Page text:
This will leave me with 100% loss of movement in my neck. I won’t be able to look left or right, up or down. It will be like wearing a hard collar permanently. I was devastated. But I had even more bad news to come.




I arranged a phonecall with Dr Gilete to discuss his report. He was confident that I will see improvement in my memory and cognitive issues but it he is uncertain if my sight will improve. It is also unlikely I will see any improvement in some of my digestive issues that are likely caused by the spinal instability.

The cost of surgery is around 70k euros. The idea of fundraising that much money is overwhelming right now but without surgery I will go on to to suffer from seizures, paralysis and eventually death. The surgery is not available on the NHS, believe me, many of my friends have fought that battle and lost. My only option is Dr Gilete and his remarkable team. In the meantime I must wear my rigid collar whenever I am travelling in the car, in my powerchair and in my manual chair when my head is particularly painful. I also need to wear it in the house when my upper spine is stuggling and my symptoms are are bad. Whenever I wear my collar now it is a stark indicator of the amount of disability I will gain from the surgery as I will not be able to move my neck at all, just like when I’m wearing my collar. I also have to be very careful turning my head and refrain from any activity that requires me to look up or down, left or right for prolonged periods. This means I’m now unable to do my own hickman line dressing changes, and am even more reliant on Lisa to do simple tasks for me.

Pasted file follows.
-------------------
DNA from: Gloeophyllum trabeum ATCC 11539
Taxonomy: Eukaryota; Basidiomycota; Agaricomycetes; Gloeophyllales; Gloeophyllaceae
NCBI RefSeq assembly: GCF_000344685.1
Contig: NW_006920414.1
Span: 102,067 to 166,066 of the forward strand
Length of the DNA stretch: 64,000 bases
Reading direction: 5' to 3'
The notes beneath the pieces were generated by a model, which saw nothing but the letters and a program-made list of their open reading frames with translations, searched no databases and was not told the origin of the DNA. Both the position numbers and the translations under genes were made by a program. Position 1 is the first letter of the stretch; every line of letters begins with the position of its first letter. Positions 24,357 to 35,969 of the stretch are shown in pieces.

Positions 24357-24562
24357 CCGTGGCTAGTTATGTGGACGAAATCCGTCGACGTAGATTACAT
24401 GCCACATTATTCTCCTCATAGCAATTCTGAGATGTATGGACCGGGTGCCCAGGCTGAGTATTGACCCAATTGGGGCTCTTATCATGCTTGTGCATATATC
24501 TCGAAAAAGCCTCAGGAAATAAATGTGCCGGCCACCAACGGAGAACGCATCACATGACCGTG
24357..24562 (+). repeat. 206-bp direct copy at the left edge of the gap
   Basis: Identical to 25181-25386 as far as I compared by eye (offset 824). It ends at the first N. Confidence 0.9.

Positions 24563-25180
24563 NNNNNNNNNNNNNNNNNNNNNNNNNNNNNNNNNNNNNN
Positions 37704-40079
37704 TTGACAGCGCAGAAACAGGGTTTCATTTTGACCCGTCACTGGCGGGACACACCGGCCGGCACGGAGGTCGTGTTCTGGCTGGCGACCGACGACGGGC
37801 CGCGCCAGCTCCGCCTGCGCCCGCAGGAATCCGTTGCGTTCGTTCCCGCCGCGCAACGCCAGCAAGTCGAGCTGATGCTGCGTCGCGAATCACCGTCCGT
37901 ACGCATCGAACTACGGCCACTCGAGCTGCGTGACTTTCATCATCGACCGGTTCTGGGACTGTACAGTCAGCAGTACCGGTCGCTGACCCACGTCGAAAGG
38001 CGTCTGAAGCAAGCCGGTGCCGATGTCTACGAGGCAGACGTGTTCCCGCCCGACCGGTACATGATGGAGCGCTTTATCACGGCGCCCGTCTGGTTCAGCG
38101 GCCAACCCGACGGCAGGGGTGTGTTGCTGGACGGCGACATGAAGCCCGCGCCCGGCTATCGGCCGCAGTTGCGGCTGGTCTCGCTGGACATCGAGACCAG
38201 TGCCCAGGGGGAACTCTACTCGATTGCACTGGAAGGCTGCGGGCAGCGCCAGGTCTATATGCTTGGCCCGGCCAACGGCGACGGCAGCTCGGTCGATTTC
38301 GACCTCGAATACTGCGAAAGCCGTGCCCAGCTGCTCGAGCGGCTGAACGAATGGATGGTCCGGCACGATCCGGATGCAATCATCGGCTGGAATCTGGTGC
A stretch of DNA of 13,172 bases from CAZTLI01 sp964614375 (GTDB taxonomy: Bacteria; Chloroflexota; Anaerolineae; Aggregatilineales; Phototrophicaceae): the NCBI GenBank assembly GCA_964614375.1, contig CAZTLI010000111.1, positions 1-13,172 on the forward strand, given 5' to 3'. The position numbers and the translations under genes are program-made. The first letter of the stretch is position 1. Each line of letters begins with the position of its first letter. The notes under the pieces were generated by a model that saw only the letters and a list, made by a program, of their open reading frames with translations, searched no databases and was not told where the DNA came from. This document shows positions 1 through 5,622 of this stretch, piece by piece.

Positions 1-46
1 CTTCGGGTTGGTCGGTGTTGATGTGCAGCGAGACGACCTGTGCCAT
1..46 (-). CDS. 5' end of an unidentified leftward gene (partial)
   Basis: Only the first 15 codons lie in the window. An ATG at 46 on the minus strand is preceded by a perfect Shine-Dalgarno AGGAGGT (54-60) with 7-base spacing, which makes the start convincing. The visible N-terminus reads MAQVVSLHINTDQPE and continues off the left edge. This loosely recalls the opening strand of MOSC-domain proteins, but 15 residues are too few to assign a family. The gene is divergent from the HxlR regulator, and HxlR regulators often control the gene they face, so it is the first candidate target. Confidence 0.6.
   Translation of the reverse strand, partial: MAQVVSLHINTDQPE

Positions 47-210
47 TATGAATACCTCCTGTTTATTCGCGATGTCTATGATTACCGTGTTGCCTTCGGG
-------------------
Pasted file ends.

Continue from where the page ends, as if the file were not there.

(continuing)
As Mrs Wifey and I face the notion that my memory problems will continue to get worse until surgery, we are adapting life to make things easier. I struggle to tell the time, know what day it is and need constant reminders of what I am doing. As I struggle to find the right words to talk and I find myself forgetting important memories like special days and gifts I’ve been given, we cling to the hope that I will recover all of that with surgery.

So our next step is to start fundraising. Dr Gilete has not given me a timeframe to work on, instead he said if I had the money now I would need to be over there getting the surgery, so time is of the essence. I don’t know how long I have left before I lose my memories altogether or how long it will be before I start suffering from seizures and having to remain laid down 24/7.

We are hopeful that we will raise the money quickly and get to Spain so I can have the life-saving surgery I so desperately need.

If you would like to donate you can do so at

If you would like to hold a fundraising event then please get in touch if you need any help or support.


Author: Carrie

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One thought on “Why Life-Saving Surgery Is Essential

  1. No words Carrie. Just – wow! ❤️❤️❤️

    Posted on May 24, 2017 at 5:39 pm